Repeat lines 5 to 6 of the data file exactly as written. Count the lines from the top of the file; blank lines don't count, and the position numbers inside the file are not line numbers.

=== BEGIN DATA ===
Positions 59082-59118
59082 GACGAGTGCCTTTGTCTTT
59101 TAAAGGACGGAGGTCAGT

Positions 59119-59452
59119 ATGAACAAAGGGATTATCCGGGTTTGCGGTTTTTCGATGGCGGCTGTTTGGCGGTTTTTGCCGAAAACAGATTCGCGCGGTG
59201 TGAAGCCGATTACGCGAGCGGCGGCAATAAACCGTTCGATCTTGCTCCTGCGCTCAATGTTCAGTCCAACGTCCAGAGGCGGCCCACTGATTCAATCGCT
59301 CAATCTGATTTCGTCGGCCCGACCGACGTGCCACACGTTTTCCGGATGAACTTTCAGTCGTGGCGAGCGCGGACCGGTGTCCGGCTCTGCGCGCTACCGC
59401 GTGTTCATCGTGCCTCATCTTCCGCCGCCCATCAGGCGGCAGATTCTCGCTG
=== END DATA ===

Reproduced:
59119 ATGAACAAAGGGATTATCCGGGTTTGCGGTTTTTCGATGGCGGCTGTTTGGCGGTTTTTGCCGAAAACAGATTCGCGCGGTG
59201 TGAAGCCGATTACGCGAGCGGCGGCAATAAACCGTTCGATCTTGCTCCTGCGCTCAATGTTCAGTCCAACGTCCAGAGGCGGCCCACTGATTCAATCGCT